New way to lead
In the article "Lead On" (January 2012), I especially enjoyed the leadership style/resonance function table that briefly summarized the leadership skills and emotional qualities they evoke from others. A brief suggestion, "when to apply," was also given. I plan to follow up by reading some of the references at the end of the article.
I have been a believer in win-win strategies for years because they almost always work and strengthen relationships for the long term. Valuing others and respecting their contributions brings a spiritual quality into relationships in the workplace that I find essential and rewarding.
Math that makes sense
"Fail-Safe FMEA" (January 2012) is a good article. I was particularly interested in the explanation of the cause and effect matrix. Our company calls it a correlation matrix and just counts the number of boxes that have a number in them. That never really made sense to me. Cross-multiplying and addition makes much more sense; it shows where the critical areas are that you should focus on first.
More global lessons
In the November 2011 QP article "All Over the Map," Peter Merrill did an excellent job identifying the keys to being a truly innovative organization. The country-by-country analysis presented in this article requires further analysis and enhancements.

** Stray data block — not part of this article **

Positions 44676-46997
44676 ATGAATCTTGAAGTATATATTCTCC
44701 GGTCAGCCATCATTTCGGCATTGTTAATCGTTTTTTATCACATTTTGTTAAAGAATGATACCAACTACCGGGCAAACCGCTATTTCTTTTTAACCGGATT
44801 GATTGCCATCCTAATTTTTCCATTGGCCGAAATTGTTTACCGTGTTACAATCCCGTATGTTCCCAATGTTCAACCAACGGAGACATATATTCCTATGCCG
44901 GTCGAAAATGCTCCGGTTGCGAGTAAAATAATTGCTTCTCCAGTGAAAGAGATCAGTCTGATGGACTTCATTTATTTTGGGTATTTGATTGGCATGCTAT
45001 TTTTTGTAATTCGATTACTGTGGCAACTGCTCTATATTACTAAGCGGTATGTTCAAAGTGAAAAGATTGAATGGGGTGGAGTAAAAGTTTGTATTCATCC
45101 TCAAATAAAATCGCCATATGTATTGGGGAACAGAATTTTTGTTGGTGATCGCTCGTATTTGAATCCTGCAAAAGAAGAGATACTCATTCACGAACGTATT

Merrill cited dismal R&D spending and government corruption as factors influencing innovation in India. But there are also a few other key factors worth mentioning.
The insufficient supply of transport, information and communication technology, and energy infrastructure are a few of the main factors. The global business community often cites them as the biggest hindrances to invest in the country.
Another factor is brain drain, in which the best and brightest Indian students decide to travel west to pursue higher education and careers. The quality of higher education at the master’s degree and doctoral levels in India needs significant improvements, and links between industry and higher-education institutions must be strengthened.
Also, one of the references cited in this article has been updated. The latest report published by the World Economic Forum can be found at http://reports.weforum.org/global-competitiveness-2011-2012. Based on the latest report, the United States continues to show a declining trend when it comes to innovation, and Switzerland has replaced Japan as the top-ranked innovative country.